NTSB Identification: LAX08LA105
14 CFR Part 91: General Aviation
Accident occurred Friday, April 04, 2008 in Tuscaloosa, AL
Probable Cause Approval Date: 02/25/2009
Aircraft: Raytheon Aircraft Company B300, registration: N900WP
Injuries: 2 Uninjured.
NTSB investigators may not have traveled in support of this investigation and used data provided by various sources to prepare this aircraft accident report.
As the airplane entered the vicinity of the destination airport, the pilot observed a 200- to 300-foot-thick cloud ahead that looked as though it was precipitating virga. He noted that the base was about 500 feet above the airplane's altitude and appeared very dark. As the airplane passed under the dark cloud, at about 3,000 feet mean sea level, the flight immediately encountered a violent and rapid turbulence event. During the turbulence episode the airplane descended several hundred feet, but the pilot was able to maintain control. The pilot performed an uneventful landing and no damage was noted during the preflight inspection for the subsequent flight. Damage was noted during a later preflight inspection 4 days after the upset. An engineer from the airplane's manufacturer completed an evaluation of the damage incurred during the upset. He stated that the damage sustained by the left wing structure is indicative that the airplane experienced loads in excess of its design limits. A review of weather radar data indicated that a squall line was close to the airplane's location at the time of the upset. According to an analysis done by the Safety Board's meteorology specialist, the airplane most likely flew under either a "roll cloud" or a "shelf cloud." Although no exact magnitudes of shear velocities associated with roll or shelf clouds encountered could be determined, severe or extreme turbulence should always be expected in vicinity of these cloud types. In addition, the radial velocity and spectrum width data showed signatures of potential severe or extreme turbulence in the area where the airplane likely encountered the phenomena.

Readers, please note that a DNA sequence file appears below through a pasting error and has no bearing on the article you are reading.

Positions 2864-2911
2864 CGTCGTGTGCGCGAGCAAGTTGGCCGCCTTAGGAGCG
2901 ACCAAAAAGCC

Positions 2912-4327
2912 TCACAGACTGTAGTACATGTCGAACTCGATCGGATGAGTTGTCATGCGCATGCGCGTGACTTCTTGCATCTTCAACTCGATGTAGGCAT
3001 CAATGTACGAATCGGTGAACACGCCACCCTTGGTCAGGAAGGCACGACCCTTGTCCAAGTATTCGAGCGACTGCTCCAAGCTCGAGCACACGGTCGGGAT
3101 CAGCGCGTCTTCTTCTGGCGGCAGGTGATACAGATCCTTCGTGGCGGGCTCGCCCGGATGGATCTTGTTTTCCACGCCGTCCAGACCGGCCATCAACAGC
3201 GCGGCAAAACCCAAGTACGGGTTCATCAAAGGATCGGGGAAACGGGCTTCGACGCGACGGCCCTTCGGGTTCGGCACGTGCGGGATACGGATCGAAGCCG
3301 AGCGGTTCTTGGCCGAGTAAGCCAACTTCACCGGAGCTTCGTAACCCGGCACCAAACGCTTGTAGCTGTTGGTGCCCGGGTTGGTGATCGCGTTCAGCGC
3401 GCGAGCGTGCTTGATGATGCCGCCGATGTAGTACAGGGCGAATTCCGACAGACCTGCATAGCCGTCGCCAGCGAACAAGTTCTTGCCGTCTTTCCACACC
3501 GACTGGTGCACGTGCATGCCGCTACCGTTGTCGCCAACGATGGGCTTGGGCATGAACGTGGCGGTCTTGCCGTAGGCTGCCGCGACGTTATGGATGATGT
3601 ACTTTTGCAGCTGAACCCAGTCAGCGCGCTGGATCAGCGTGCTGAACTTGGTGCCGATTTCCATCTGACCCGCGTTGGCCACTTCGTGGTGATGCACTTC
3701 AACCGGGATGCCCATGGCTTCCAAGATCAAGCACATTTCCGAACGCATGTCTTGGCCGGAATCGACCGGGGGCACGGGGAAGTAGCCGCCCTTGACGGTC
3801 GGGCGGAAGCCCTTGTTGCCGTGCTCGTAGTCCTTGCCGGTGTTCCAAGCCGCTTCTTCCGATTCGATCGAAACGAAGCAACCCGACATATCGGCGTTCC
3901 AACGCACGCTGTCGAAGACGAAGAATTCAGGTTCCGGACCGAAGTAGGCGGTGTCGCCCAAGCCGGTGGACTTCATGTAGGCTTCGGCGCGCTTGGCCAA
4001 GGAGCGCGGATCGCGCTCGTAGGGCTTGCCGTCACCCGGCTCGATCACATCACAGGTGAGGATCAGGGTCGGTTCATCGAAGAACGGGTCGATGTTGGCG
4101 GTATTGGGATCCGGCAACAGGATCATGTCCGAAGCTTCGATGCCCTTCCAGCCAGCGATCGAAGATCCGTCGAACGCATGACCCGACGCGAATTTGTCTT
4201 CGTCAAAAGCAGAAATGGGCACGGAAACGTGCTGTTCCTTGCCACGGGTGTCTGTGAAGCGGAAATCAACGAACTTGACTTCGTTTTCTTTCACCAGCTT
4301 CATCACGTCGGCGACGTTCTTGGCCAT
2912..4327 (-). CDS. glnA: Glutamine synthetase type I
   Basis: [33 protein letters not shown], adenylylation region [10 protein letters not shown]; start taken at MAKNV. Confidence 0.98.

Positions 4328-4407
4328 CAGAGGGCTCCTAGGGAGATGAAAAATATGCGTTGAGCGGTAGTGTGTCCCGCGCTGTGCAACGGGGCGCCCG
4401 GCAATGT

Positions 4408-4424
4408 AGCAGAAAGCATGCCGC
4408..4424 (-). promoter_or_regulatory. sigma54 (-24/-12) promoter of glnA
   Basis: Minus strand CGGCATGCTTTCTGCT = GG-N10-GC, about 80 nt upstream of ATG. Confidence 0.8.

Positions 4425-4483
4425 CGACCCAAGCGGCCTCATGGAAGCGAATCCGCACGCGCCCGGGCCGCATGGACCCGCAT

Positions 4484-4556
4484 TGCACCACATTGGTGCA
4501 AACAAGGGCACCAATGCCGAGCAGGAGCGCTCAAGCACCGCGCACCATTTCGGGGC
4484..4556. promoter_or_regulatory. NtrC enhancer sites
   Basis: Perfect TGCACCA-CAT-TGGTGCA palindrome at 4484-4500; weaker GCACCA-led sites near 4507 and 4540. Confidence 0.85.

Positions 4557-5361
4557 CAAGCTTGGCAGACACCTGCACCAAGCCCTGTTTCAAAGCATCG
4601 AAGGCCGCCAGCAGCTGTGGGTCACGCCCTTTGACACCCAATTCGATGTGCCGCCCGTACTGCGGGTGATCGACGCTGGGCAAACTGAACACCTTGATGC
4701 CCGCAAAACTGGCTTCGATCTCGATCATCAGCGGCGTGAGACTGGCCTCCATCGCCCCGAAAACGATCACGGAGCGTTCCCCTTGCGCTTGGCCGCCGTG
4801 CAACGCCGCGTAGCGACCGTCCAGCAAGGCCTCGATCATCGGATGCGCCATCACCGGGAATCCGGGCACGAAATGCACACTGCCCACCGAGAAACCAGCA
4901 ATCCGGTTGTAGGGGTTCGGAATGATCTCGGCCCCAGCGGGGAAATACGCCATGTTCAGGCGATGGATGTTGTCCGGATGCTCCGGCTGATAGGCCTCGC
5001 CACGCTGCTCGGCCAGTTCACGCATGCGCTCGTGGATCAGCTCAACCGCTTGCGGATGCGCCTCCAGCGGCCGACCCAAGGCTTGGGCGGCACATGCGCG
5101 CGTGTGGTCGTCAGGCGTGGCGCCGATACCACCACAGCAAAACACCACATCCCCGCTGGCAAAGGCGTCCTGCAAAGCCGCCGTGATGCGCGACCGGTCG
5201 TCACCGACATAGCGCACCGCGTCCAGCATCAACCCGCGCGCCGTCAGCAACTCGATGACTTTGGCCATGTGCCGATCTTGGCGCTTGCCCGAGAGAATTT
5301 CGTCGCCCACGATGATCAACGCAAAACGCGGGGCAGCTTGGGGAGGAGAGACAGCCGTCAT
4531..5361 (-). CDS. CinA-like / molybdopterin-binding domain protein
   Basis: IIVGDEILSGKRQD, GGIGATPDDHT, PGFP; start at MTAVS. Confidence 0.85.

The National Transportation Safety Board determines the probable cause(s) of this accident to be: The pilot's encounter with severe turbulence during descent into the airport environment, which resulted in an exceedence of the aircraft's design stress limit and structural damage. Full narrative available
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